Bluetooth Low Energy gets smart

05 April, 2016

Bluetooth Low Energy (BLE) has progressed considerably from its original conception. Back in 2010, when the low energy protocol was first incorporated into the Bluetooth specification by the Bluetooth Special Interest Group (SIG), it was aimed at low data rate connections. Bluetooth Low Energy would be used for devices to update status information to more capable client devices, rather than streaming large amounts of data as is the case with the classic version of Bluetooth. Since then, the demands put on the low energy protocol have naturally grown and the processors have needed to develop to keep up with demands.

2015 saw the launch of Nordic Semiconductor’s new Bluetooth low energy processor, the nRF52. It also saw three new devices from Dialog Semiconductors, DA14581, DA14582 and DA14583. One was optimized for wirelessly charged devices, one integrated an analog audio codec and the third included the ability to do over the air upgrades. Looking forward, Qualcomm has announced that in 2016 it will be launching a new family of devices (CSR102x family) that will be optimized for specific applications in the Internet of Things (IoT) space.

Bluetooth Low Energy has more recently been rebranded as Bluetooth Smart, with the intention of bringing this wireless connectivity to low cost, very low power devices which are required to operate on small batteries for long periods of time. Bluetooth Smart is focused on wearable technology and other miniature devices with wireless capability: healthcare sensors, fitness devices, proximity sensors and remote control devices are all in the scope of Bluetooth Smart.

Security of data over Bluetooth Smart has received some criticism around unencrypted data transmitted over the air and also the potential loopholes which would enable an eavesdropper to intercept the encryption key. Although it is true that security of Bluetooth Smart is not as strong as other over the air protocols there are still a number of features that can be used to good effect.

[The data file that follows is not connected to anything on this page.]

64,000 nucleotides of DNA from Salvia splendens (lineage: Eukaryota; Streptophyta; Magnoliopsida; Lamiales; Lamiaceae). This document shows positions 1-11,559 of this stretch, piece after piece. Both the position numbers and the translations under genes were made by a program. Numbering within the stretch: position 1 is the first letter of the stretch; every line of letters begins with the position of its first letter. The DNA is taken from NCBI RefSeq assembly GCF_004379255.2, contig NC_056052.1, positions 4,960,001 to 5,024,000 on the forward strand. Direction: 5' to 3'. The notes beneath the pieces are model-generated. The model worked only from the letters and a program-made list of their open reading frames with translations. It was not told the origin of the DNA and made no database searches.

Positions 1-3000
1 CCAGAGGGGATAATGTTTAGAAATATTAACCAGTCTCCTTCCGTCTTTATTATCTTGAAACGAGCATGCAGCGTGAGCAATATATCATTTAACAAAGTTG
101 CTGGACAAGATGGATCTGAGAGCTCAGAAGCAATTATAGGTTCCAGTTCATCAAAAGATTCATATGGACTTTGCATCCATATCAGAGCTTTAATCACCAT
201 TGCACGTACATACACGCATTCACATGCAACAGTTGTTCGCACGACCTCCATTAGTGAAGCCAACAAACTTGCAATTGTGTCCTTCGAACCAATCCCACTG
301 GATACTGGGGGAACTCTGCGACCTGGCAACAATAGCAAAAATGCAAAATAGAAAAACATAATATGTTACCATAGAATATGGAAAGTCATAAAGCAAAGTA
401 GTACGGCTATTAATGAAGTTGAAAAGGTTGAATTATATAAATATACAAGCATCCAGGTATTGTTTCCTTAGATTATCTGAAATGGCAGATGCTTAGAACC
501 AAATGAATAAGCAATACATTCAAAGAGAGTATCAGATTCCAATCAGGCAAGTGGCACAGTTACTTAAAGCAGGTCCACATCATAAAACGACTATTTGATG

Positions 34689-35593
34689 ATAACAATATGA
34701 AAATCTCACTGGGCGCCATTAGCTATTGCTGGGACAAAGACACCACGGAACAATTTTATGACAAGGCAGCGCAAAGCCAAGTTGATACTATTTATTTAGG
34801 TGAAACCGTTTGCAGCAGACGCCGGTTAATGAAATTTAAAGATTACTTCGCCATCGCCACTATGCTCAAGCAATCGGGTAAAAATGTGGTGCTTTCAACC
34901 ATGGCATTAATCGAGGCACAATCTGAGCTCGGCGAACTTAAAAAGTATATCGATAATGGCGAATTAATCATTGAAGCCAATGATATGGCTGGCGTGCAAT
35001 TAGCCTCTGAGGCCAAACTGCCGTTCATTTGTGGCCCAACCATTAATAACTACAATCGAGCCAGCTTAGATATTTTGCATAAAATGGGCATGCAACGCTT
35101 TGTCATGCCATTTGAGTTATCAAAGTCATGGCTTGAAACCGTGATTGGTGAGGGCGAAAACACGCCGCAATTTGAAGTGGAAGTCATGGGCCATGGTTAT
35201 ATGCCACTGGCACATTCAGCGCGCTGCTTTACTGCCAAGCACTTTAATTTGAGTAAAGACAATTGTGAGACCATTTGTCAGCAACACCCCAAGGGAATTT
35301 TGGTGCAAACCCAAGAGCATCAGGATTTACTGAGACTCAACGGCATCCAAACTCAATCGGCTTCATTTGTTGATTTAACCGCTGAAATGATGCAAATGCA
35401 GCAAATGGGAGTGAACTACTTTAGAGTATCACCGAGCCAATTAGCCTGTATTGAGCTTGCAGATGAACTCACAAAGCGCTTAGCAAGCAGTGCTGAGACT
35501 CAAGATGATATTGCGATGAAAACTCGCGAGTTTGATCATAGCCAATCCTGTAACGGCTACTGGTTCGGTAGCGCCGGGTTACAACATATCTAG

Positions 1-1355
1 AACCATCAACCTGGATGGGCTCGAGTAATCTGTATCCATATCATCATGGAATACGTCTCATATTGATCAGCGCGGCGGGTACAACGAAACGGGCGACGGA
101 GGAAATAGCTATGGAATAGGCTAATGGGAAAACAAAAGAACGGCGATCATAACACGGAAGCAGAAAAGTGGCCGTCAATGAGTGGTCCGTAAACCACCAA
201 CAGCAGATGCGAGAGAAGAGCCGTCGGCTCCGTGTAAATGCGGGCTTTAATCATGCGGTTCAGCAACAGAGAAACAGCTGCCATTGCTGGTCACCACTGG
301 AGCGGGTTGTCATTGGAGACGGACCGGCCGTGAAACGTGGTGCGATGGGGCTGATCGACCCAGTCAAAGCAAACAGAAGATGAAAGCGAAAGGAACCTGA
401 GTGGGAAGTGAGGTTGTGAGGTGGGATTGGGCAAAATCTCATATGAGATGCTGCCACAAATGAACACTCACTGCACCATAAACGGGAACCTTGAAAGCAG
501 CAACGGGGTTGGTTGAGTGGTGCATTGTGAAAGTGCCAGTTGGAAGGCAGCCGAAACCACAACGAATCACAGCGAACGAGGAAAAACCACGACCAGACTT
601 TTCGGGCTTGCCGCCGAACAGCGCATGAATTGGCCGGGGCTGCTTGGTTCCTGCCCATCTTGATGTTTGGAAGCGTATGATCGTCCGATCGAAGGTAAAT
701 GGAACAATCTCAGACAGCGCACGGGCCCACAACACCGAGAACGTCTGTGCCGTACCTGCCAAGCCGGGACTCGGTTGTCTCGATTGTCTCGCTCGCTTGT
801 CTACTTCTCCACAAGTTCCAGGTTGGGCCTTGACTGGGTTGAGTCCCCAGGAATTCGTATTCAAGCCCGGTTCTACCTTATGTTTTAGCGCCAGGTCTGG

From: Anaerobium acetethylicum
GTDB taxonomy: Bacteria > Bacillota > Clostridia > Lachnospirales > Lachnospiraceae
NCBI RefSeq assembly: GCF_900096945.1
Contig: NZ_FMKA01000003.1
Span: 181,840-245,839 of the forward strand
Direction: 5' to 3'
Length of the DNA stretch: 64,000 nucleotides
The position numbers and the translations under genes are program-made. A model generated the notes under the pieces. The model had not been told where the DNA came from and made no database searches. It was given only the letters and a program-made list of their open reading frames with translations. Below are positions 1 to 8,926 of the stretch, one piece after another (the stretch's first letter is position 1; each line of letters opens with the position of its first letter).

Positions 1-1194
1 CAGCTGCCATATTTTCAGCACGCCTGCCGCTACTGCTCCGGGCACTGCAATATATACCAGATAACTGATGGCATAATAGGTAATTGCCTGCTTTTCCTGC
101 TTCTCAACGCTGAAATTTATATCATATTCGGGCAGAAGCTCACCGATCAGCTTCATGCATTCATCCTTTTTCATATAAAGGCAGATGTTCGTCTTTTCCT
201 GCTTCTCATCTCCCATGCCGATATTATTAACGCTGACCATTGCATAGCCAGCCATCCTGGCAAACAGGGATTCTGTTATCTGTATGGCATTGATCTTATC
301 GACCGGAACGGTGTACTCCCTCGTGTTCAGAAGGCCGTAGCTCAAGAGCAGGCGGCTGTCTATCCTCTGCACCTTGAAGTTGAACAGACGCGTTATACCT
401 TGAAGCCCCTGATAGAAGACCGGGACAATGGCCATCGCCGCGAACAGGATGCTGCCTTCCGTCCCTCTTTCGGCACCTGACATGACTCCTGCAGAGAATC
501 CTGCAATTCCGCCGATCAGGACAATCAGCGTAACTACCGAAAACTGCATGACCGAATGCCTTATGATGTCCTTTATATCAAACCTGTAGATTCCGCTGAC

Enforcing the Bluetooth Smart link encryption lies with the developer. However, care must also be taken over the details of the device pairing method, which is the path to enabling the link encryption. The simplest pairing methods available are vulnerable to eavesdroppers detecting the encryption key exchange which would then render the encryption ineffective. To counter this, precautions such as reducing the BLE transmission power and therefore range during the process can be used. Additionally, there are more secure methods for exchanging encryption keys using Near Field Communication (NFC) but of course, this does add hardware and therefore cost to the device.

Privacy and tracking of individuals through wearable devices has been another area of concern, but Bluetooth Smart introduced a new feature whereby the Bluetooth device private address changes frequently in a given time period. This has improved the situation for Bluetooth Smart devices, although it is still the responsibility of the developer to control data in the advertising packets to ensure that the owner’s identity cannot be tracked.

Bluetooth SIG’s 2016 technology roadmap[1] includes increasing the Bluetooth Smart wireless range by a factor of four, doubling the speed with no power increase and mesh networking[2]. These kinds of developments are driving Bluetooth chip development to new levels. The most capable processor core used in a Bluetooth Smart device right now is the ARM Cortex-M4F which has a built-in floating-point hardware unit. Other Bluetooth devices incorporate the Cortex-M0 or Cortex-M3. The idea behind using such fast processors is that the faster the device can execute its program the quicker it can enter its low power mode, minimizing the power consumption. These processors are also capable of very low power sleep states where the current consumption is of the order of hundreds of Nano Amps. The physical size of these devices is also minimized in their smallest form factors with typical dimensions of approximately 3mm x 3mm.

All these features, being optimized in Bluetooth Smart devices now on the market, are aimed at miniaturizing the technology and minimizing power consumption to allow small batteries to have a reasonable lifetime. In the medical device sector, there are now wearable devices available for measuring patient vital signs from heart rate to temperature to blood glucose level. This wireless technology is also enabling new types of devices to emerge such as support bandages with monitoring sensors, asthma management kits, and back therapy kits. The list of new devices is set to increase over time as this wireless technology matures and is pushed to new limits.

Jonny Gloag, Sagentia




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